Obama Surge? Or Polling Error?

Chris Sillizza believes Barack Obama “received a real New Hampshire boost from his win in Thursday’s Iowa caucuses.” His evidence for the surge:

In a new CNN/WMUR poll, Obama leads Sen. Hillary Rodham Clinton (N.Y.) 39 percent to 29 percent, a major change from the 33 percent tie that the same survey showed yesterday. A new USA Today/Gallup poll confirms the Obama bounce, putting him 13 points ahead of Clinton. A new Franklin Pierce/WBZ survey showed a more modest gain for Obama. He led Clinton 34 percent to 31 percent in the latest poll; four days ago he trailed Clinton 32 percent to 28 percent.

Most of these fluctuations are within the margin of sampling error in these polls. Remember, in a poll with a margin of +/-3 percent, 33 percent is really just a shorthand for a range of 30-36.

The outlyer is the CNN/WMUR poll. But I’m rather dubious of a shaft shift that dramatic in one day. If one looks at the poll results themselves, though, we see that they are using very small samples and tracking daily, resulting in a margin of +/-5 for the Democrats and +/-6 for the Republicans. And that’s with a confidence level of 95%, meaning one poll in 20 is likely to be a complete anomaly.

If one looks at more polls, though, and the trends over time, we see a pretty steady movement towards Obama that started well before Iowa voted.

Here are the most recent polls tracking Democrats, all of which screen for likely primary voters:

Democrats Poll New Hampshire Primaries

And here are the longer term trends:

Democrats Poll New Hampshire Primaries Trends

So, yes, there has been an Obama surge and it has come mostly at the expense of Hillary Clinton. But, no, it doesn’t seem to be a reaction to the Iowa Caucuses.

FILED UNDER: Campaign 2008, Public Opinion Polls, , , , , ,
James Joyner
About James Joyner
James Joyner is a Security Studies professor at Marine Corps University's Command and Staff College and a nonresident senior fellow at the Scowcroft Center for Strategy and Security at the Atlantic Council. He's a former Army officer and Desert Storm vet. Views expressed here are his own. Follow James on Twitter @DrJJoyner.

Comments

  1. Tano says:

    “If one looks at more polls, though, and the trends over time, we see a pretty steady movement towards Obama that started well before Iowa voted.”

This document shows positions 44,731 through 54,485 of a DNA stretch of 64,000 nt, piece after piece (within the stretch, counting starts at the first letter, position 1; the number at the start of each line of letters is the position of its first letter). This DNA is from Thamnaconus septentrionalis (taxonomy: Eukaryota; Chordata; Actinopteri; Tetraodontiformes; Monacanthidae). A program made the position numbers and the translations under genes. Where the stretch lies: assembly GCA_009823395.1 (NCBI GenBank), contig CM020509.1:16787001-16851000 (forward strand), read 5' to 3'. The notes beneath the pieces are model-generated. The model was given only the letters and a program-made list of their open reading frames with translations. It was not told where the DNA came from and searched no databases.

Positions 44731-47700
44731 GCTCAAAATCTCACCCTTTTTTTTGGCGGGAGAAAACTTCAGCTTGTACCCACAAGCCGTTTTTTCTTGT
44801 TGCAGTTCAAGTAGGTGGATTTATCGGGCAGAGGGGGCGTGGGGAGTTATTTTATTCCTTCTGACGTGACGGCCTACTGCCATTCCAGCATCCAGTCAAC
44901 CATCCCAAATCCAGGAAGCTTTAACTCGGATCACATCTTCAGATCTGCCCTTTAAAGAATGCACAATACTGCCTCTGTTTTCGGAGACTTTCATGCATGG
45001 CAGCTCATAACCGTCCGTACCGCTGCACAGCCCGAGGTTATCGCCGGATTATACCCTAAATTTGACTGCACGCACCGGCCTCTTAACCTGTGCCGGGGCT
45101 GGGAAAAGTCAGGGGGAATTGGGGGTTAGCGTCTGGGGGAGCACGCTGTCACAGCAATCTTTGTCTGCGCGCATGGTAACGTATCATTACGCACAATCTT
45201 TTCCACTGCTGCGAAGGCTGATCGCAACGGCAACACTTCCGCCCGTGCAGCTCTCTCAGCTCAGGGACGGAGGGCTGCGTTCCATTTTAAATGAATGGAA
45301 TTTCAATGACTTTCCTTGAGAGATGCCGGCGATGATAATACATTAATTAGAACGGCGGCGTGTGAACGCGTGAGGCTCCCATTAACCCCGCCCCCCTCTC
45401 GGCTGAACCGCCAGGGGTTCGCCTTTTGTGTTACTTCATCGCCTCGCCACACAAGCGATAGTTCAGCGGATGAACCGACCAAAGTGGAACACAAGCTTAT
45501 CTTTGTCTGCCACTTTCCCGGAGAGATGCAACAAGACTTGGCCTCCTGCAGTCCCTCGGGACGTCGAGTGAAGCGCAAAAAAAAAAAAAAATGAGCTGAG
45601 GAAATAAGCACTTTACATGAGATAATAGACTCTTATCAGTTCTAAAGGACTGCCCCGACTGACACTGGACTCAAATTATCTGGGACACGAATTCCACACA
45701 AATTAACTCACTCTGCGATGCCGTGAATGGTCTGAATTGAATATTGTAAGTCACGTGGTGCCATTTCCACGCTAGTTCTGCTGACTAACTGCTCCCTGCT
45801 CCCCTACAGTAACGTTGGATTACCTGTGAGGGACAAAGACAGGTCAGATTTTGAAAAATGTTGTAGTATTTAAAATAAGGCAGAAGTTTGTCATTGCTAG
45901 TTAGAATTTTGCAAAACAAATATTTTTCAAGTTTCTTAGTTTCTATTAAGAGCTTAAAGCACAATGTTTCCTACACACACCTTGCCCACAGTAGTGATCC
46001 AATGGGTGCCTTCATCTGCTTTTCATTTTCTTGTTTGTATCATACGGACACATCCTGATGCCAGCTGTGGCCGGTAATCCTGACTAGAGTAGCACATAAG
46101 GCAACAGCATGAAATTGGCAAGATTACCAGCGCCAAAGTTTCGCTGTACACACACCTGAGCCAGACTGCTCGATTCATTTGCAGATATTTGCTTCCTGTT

But all the polls you list start on 1/4, the day after Iowa. And that uptick in the green line seems to be from right around Iowa (though it is hard to pick out the exact day on that graph).

    Are there other data that might actually support your point?

  2. Well, looking at the line graph, Obama has had a positive trend going since September.

  3. And James: my initial response to the double-digit lead for Obama was skepticism/that it was an anomaly, yet it seems to be showing up in all the polls at this point.

    I noted several here and here.

    Zogby has a new one this morning with the same basic result.

  4. James Joyner says:

    that uptick in the green line seems to be from right around Iowa (though it is hard to pick out the exact day on that graph).

    But it’s only an uptick because it follows what appears to be a one-day anomaly wherein Obama plummets and Clinton surges. Otherwise, as Steven notes, it’s been a steady trend since September.

  5. Hal says:

    Sorry, but I just couldn’t resist pointing out this humorous typo in your post:

    But I’m rather dubious of a shaft that dramatic in one day

    Just gave me a chuckle while I’m here waiting in the airport lounge…

    Heh. Fixed. -jhj

  6. James Joyner says:

    my initial response to the double-digit lead for Obama was skepticism/that it was an anomaly, yet it seems to be showing up in all the polls at this point.

    Yup, my sense as well. He’s leading big in most of the polls in the RCP chart, which are all in the last couple of days.